250 ex-Continental Can Co. workers here due payments

February 05, 1991|By Liz Atwood | Liz Atwood,Evening Sun Staff

Almost 17 years to the day after Diane Burleson began work at the Continental Can Co. plant on Biddle Street, her boss came to her and said he had some bad news. He would have to lay her off.

Burleson was shocked. No one else at the container-making plant was being laid off. In fact, some employees were working overtime.

The only explanation her boss gave was that he had word from higher up on the corporate ladder to get rid of her.

Now Burleson knows why. When she was laid off in 1978, she was one year shy of qualifying for a generous pension and benefit plan that the United Steelworkers of America had negotiated with the company. The Steelworkers union alleges that Continental Can violated federal labor laws by laying off workers in order to deny them benefits.

Last month, Peter Kiewit Sons Inc., the former owner of Continental Can of Norwalk, Conn., agreed to a $415 million settlement. Kiewit, based in Omaha, Neb., said the violations occurred before it bought the company in 1984, and refused further comment.

Kiewit sold most of Continental Can, including two operations in Baltimore and one factory in Hurlock, to the Philadelphia-based Crown Cork & Seal Co. late last year. Those operations employ about 500 people.

The settlement, which ends an 8-year-old federal lawsuit brought by the Steelworkers, is the largest payout for a violation of federal pension laws, Steelworkers officials said.

Approximately 250 former Continental Can workers from Maryland gathered in Baltimore on Sunday to discuss distribution of the settlement. Workers who attended were about evenly split on their preference of receiving lump-sum payments or annuities over a period of time, said Dave Wilson, regional director of the Steelworkers union.

Lawyers are holding meetings with former Continental Can workers throughout the country to inform them about the vTC settlement. The gathering in Baltimore was the fifth of 15 planned meetings.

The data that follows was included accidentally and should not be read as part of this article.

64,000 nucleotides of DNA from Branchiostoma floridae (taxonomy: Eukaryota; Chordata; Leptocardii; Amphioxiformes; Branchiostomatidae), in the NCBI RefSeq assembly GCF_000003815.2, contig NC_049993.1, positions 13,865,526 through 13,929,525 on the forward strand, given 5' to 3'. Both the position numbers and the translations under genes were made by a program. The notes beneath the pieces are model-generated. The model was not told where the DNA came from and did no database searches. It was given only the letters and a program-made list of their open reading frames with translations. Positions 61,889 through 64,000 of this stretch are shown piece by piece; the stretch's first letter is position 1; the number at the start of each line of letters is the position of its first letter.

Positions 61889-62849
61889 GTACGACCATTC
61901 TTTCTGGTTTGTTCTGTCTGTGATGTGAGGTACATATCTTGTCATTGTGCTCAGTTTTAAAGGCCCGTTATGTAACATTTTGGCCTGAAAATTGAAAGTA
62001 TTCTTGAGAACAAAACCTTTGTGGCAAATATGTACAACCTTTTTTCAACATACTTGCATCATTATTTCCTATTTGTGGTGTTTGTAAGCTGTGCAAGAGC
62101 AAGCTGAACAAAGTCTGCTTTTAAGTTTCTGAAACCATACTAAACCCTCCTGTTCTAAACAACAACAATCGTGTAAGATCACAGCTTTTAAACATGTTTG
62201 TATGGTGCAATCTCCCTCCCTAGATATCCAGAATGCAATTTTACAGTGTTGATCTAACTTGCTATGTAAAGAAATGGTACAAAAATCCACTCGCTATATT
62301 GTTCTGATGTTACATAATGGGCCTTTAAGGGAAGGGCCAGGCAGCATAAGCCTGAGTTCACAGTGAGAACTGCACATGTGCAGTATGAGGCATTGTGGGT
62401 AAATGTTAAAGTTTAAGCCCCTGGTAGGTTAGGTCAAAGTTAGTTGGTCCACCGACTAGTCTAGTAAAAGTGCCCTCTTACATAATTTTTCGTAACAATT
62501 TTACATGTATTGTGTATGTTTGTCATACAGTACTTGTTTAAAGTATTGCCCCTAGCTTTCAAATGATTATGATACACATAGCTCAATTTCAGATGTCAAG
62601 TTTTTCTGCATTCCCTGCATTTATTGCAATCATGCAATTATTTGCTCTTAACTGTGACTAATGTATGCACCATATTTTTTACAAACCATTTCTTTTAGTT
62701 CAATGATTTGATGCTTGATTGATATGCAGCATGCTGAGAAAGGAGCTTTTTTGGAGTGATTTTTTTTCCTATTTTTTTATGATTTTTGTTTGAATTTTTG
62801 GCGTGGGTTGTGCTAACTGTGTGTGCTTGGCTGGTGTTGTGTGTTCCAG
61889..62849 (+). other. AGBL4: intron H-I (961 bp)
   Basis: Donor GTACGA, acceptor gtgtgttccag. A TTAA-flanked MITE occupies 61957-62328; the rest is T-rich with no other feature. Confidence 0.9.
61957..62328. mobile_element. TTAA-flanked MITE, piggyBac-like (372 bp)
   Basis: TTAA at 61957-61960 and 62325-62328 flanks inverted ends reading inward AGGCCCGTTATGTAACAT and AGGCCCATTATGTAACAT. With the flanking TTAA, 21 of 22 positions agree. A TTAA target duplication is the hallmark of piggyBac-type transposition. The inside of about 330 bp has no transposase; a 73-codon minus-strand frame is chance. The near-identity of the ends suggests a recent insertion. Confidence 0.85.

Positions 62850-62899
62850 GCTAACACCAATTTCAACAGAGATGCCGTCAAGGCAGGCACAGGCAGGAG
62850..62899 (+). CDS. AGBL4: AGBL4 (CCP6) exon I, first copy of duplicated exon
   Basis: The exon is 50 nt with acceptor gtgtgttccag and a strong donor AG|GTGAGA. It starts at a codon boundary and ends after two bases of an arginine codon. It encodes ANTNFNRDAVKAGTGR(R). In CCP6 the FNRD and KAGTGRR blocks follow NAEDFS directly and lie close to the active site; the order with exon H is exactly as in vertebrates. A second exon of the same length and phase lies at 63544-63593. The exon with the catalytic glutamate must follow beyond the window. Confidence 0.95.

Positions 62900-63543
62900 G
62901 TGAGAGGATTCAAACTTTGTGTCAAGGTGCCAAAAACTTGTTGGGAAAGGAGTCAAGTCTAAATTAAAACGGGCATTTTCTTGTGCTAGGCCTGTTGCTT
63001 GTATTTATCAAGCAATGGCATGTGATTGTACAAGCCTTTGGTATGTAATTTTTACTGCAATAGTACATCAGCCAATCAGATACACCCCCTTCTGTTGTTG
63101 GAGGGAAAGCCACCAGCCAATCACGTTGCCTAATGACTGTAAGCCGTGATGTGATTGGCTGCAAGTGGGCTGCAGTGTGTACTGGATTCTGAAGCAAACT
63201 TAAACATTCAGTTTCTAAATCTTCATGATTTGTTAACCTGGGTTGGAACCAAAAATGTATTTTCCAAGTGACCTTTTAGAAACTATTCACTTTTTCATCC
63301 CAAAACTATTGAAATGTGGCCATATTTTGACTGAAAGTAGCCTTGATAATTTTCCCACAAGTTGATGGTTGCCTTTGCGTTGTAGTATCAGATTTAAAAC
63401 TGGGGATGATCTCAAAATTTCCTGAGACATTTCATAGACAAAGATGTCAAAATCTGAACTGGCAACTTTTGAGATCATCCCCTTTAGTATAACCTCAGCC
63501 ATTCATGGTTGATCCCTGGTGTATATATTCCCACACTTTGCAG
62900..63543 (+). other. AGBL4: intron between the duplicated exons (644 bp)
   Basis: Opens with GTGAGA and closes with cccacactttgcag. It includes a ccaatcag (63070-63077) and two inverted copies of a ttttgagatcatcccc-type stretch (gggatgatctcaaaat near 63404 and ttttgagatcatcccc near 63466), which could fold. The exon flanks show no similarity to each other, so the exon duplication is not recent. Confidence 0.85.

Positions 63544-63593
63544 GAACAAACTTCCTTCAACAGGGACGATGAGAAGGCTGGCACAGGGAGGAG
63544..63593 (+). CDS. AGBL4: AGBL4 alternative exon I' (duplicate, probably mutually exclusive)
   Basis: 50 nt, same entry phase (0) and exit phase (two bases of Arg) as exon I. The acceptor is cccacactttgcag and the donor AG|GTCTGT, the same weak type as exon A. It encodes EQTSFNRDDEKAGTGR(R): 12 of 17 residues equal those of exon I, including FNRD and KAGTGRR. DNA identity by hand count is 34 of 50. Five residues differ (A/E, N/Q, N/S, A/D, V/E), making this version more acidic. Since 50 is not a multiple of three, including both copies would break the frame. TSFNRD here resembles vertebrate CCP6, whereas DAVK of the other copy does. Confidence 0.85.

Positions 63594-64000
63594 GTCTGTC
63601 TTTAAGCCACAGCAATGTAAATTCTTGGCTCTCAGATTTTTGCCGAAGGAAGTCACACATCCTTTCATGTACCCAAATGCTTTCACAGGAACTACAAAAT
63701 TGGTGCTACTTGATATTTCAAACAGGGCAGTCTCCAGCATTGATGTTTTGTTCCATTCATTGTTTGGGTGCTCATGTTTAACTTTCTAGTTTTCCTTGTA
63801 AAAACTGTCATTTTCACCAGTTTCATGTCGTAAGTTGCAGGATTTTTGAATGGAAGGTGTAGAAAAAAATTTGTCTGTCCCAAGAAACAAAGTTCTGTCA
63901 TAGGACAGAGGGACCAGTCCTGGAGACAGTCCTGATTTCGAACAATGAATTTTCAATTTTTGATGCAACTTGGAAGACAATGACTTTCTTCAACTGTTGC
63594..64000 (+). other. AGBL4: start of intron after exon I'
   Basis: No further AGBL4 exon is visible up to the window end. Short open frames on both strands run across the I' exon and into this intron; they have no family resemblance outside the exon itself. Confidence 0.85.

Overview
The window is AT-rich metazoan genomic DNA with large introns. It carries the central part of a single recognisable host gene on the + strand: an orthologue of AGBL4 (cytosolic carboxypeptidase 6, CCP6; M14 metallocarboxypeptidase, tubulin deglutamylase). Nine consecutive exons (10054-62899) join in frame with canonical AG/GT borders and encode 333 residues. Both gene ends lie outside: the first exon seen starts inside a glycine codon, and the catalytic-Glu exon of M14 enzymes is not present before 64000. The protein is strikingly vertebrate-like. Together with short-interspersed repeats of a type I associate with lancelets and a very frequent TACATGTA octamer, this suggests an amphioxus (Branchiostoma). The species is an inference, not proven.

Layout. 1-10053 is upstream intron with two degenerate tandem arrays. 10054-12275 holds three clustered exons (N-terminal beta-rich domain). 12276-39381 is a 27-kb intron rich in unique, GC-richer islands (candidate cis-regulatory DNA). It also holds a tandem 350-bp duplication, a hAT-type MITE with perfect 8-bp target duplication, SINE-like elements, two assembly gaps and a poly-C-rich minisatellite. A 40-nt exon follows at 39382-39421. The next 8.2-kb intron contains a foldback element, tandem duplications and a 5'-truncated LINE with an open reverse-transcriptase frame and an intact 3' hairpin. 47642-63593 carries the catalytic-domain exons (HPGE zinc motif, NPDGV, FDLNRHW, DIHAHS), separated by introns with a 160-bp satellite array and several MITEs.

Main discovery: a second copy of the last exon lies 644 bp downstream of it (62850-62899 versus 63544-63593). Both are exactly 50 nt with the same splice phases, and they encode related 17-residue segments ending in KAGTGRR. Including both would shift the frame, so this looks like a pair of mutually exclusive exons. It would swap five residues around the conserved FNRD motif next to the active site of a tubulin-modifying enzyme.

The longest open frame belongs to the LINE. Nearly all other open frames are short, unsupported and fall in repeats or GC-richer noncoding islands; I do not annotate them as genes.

Dan McIntyre, a lawyer who filed the original lawsuit in Pittsburgh, said it is difficult to determine whether employees will get the full amount they should be entitled to receive. But he said the Steelworkers agreed to the settlement in the best interest of the former employees.

The United Steelworkers in 1983 filed a class-action lawsuit in which the union charged that Continental Can had secretly plotted to lay off workers and close plants to avoid having to pay lucrative pensions to workers who had 20 years or more service. In all, the company closed 33 plants.

During the 1970s, the union had negotiated contracts with the company that gave workers hefty benefit packages, the most expensive of which took effect when workers had 20 years' service.

The Steelworkers said the company referred to its plan to shut down operations as the "Bell" plan, which the union said it later learned was a reverse acronym meaning: "Let's limit employee benefits."

In 1989, a federal judge in New Jersey found that Continental Can had violated federal law in the late 1970s and early 1980s by developing and running a sophisticated computer program that shut down plants whenever too many workers were about to become vested in the company's pension plan.

The exact number of former workers entitled to share the settlement is not yet known, union officials said.

Although a formula for the distribution of payments has not yet been designed, McIntyre said he hopes the first payments will to be distributed by the end of the year. It is likely that subsequent payments will be made to the former workers in installments.

The settlement was good news to Burleson, who started at Continental Can when she was 23 years old operating a ditto machine. At that time, she was one of the youngest workers at the plant. Over the years she climbed the ranks from typist, to secretary, cost clerk and vacation relief worker. She said she doesn't recall exactly what she was making she was laid off but that she was one of the plant's highest paid workers at the time. "I think it was between $9 and $10 an hour," she said.

The layoff, she said, came as a shock. "You think, three more years and then if anything happens, I'll get the pension. Then they pull the rug out from under you," she said.

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